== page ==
Part I: Naturalization and Good Moral Character: The Statutory Period and Beyond
Information for this series of articles is taken from the USCIS Adjudicators Field Manual (AFM). The manual provides guidelines to the immigration officer (AKA the adjudicator) who conducts interviews and reviews applications submitted by permanent residents seeking citizenship through naturalization. The manual is an excellent source of information for those seeking an immigration benefit from the USCIS.
I.What is Good Moral Character (GMC)?
Unlike a criminal statute that consists of legal elements, there are no specific elements that define good moral character for the purpose of an immigration proceeding. Good moral character is commonly interpreted to mean that your behavior must meet the moral standard of the average citizen. In naturalization proceedings it is an absolute requirement that you demonstrate GMC.
II.GMC during the Statutory Period of 5 Years:
The Permanent Resident will be required to demonstrate GMC for a minimum statutory period of the 5 continuous years preceding submission of an application to become a naturalized citizen. This is commonly referred to as the statutory period.
III. GMC Beyond the Statutory Period:
When the Adjudicator finds that the applicant for naturalization committed acts demonstrating a lack of GMC outside of the statutory period, and has not shown rehabilitation or a change in behavior during the statutory period, the adjudicator has discretion whether to find a lack of GMC and deny the application for that reason.
Consideration of the applicant’s conduct and acts outside the statutory period is specifically sanctioned by law if the applicant’s conduct during the statutory period does not reflect reform of character or the earlier conduct is relevant to the applicant’s present moral character. See section 316(e) of the Immigration andNationality Act (the Act) and 8 CFR 316.10(a)(2). USCIS Adjudicator’s Field Manual.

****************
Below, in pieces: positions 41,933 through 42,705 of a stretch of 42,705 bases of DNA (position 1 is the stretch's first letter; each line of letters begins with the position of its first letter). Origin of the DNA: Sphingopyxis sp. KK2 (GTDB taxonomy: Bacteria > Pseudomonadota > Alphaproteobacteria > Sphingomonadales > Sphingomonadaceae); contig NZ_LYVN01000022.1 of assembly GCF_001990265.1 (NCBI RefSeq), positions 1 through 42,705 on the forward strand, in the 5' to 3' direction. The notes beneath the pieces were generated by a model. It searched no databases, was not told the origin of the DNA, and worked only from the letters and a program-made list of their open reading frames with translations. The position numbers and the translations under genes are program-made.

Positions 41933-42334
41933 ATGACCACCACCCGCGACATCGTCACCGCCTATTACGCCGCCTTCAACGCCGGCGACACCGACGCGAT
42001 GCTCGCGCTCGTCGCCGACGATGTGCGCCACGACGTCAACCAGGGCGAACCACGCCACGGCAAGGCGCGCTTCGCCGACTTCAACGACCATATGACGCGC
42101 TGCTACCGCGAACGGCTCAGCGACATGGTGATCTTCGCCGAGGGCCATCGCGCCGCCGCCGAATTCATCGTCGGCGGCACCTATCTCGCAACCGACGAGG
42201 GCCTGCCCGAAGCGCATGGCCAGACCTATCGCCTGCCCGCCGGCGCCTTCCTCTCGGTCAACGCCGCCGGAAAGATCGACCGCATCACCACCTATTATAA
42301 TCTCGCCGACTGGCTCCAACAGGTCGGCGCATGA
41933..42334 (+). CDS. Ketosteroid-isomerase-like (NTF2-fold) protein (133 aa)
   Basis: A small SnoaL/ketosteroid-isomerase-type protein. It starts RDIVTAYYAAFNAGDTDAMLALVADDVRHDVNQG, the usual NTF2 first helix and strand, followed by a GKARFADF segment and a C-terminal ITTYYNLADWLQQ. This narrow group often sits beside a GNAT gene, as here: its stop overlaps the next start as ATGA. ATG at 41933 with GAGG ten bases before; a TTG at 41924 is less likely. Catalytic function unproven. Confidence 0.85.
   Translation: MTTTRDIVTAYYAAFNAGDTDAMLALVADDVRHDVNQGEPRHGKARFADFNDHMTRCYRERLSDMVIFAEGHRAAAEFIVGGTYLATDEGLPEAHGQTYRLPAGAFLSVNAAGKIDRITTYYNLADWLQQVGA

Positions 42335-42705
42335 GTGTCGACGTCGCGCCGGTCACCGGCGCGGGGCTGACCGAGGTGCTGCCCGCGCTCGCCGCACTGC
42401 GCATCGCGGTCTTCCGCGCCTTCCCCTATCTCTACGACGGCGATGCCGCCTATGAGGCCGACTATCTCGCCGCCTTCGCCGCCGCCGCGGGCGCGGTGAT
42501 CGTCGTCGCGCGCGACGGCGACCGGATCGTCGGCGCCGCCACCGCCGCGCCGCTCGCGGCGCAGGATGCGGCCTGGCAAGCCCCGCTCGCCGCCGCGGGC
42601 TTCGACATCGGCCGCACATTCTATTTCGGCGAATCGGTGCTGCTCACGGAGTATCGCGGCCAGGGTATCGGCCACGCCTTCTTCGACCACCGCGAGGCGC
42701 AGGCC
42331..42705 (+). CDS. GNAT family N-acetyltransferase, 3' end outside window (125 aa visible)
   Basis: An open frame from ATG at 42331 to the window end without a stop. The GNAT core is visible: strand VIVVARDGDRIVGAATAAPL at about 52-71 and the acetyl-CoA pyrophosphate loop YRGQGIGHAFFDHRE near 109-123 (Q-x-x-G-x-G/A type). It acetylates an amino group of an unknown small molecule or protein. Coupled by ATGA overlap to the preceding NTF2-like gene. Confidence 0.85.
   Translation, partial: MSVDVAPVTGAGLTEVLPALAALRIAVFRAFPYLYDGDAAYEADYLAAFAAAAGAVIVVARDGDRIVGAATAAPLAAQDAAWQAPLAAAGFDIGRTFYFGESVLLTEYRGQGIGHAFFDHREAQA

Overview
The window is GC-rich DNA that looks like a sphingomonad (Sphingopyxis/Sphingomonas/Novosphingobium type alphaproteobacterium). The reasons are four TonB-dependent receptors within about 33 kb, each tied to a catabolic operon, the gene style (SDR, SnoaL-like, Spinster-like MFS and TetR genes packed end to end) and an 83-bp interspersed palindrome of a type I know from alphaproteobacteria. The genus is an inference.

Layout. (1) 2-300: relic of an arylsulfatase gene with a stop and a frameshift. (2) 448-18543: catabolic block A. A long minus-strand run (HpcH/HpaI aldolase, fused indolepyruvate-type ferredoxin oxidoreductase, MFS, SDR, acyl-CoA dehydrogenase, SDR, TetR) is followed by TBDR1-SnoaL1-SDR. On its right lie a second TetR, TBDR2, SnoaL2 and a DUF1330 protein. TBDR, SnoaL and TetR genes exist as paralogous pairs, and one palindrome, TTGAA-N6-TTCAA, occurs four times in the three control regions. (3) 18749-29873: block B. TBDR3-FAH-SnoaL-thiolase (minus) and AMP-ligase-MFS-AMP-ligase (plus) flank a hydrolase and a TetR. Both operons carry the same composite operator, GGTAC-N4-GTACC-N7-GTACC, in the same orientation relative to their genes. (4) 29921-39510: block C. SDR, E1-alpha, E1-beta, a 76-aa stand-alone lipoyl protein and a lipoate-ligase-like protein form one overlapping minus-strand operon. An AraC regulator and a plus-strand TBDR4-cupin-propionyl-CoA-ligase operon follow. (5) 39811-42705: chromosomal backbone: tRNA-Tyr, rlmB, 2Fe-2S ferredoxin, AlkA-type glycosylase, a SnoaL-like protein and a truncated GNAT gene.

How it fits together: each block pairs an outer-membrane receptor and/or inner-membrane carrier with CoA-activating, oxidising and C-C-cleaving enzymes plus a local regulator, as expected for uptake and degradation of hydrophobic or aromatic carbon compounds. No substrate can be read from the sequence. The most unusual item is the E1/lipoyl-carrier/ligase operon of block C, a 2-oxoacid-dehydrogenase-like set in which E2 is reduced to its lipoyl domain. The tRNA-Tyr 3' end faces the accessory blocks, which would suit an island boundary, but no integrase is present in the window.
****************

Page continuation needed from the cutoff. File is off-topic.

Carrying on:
IV. Good Moral Character after the Interview and before the Ceremony:
Be aware that the permanent resident is not home free if the adjudicator has approved his/her application at the interview. You are not a Naturalized United States Citizen until AFTER you have been sworn in at a ceremony. Any act that demonstrates a lack of GMC during the period between the interview and the ceremony may result in the revocation of the adjudicator’s decision and your naturalization may be denied.
The investigation into the applicants GMC is broad and can span many years. The investigation will continue right up until the permanent resident is sworn in to become a naturalized citizen. Even after the permanent resident has naturalized the status can be revoked if it is discovered that you have concealed a matter, lied, or committed fraud in order to obtain the naturalization.
The author’s purpose in Part I of this series was to convince the reader of the importance of Good Moral Character in seeking naturalization. Hopefully you are convinced and you will read on. In Part II we will discuss acts that demonstrate a lack of GMC.